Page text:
Wednesday, August 3, 2011

Beef and Noodles

I know that during the summer most people want light meals, salads, and cold sandwiches.  Not me, kind of like how I crave salads in the winter, I want hardy comfort food in the summer.  If you're one of my readers who likes to keep his or her heavy meals for when the snow if falling, read on anyway, and save this idea for later.  

 First I caramelized about 2 lbs. of onions.  I found some amazing candy onions at the farmer's market, and I was actually thinking about making French onion soup with them.  Beef and noodles won out, so maybe I'll make the soup next week.  If you don't normally caramelize onions, don't be afraid of the amount.  They cook down a lot.  I get my pan hot, add about 2 tablespoons of olive oil, and then add the onions.  I then turn the heat down to medium low and generously salt the onions (about 2 teaspoons salt).  Stir onions after addition of salt and about every 5 minutes after that.  I let my onions cook for 20 minutes until they were nice and brown.
 See, I told you they would cook down.  I could have taken them even further than this, but I knew they would be sweet, so I stopped here.  Next, I added about a quarter cup of vodka to deglaze the pan.  Deglazing just means added a liquid to get up all the delicious brown bits.  If you don't have vodka, you could use red or white wine, beef or veggie broth, or water.

 Next I added about 3 lbs. of round steak (we really like this leftover).  I had three packages in the freezer, so that's what I used, but you could use anything you have lying around.  I actually wish I had a bone in chuck roast because I think it would have had a richer flavor.  I also added 6 cloves of garlic, 2 bay leaves, 1 teaspoon salt, 1/2 teaspoon fresh ground black pepper, 2 tablespoon Worcestershire sauce, 1/8 teaspoon crushed red pepper flakes, and about 2 cups of water.  I let this simmer, covered, for about 3 hours.  When I opened the pan, the beef was nicely tender and cooked to perfection, the onions had cooked nicely into the broth.  Next, I removed the beef and set it aside.  I tossed out the bay leaves and I added about 3 cups of water to the broth and tasted for salt.  I brought the broth to a boil and added 8 oz. of egg noodles and cooked according to package directions.  Last, I added the beef back to the pan and checked again for seasoning.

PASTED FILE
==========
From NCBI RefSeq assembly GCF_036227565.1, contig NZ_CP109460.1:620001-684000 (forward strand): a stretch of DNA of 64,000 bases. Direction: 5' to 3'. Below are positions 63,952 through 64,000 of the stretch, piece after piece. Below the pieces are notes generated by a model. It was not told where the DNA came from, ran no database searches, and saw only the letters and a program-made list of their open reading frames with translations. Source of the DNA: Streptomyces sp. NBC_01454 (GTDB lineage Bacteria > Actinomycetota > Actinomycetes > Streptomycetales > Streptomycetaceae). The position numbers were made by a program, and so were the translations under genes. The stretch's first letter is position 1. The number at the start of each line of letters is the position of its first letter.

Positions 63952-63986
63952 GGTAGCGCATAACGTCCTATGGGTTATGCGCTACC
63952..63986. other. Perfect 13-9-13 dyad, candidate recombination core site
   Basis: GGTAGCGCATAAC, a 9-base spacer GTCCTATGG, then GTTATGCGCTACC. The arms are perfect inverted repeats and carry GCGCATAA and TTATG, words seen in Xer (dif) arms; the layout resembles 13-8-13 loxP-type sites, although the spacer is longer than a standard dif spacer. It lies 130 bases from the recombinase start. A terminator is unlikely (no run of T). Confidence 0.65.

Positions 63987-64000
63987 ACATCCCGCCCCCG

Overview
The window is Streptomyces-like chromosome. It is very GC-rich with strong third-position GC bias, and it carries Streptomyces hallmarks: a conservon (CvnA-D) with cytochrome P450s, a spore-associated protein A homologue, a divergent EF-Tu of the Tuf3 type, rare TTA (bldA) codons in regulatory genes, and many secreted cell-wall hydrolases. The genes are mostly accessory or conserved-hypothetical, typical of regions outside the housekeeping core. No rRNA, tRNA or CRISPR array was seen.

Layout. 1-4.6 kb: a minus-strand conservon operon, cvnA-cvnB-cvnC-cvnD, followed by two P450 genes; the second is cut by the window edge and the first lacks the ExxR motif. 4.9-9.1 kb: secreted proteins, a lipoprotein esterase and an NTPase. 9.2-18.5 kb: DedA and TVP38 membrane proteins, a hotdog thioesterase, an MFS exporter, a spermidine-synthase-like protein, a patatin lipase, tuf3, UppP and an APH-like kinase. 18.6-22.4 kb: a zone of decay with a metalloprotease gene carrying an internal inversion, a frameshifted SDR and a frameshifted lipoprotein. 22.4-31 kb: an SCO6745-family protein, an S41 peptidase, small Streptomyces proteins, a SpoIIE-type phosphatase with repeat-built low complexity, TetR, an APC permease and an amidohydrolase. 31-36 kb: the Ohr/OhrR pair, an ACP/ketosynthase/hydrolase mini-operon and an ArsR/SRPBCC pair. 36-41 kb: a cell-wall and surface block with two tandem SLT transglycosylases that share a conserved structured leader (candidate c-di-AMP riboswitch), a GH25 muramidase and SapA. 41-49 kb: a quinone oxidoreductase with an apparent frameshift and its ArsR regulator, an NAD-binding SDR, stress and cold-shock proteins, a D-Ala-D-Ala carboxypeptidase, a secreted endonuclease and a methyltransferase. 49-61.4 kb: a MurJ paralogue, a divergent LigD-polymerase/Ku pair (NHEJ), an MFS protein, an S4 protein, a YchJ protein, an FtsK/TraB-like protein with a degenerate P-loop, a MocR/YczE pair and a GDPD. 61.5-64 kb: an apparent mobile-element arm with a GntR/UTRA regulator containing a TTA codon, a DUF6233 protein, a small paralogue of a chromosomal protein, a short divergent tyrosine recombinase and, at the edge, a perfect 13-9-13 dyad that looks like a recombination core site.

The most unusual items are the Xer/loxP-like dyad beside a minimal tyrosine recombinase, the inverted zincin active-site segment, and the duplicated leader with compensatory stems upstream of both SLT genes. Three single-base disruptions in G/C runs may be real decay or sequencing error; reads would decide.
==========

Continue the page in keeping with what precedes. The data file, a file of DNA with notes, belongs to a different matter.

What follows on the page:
The finished product was served over mashed potatoes.  Gasp!  I know my mother would never approve of this meal with its two starches, but it was really good.  Tomorrow's post will contain the recipe for my mashed potatoes because I finally got around to measuring everything.

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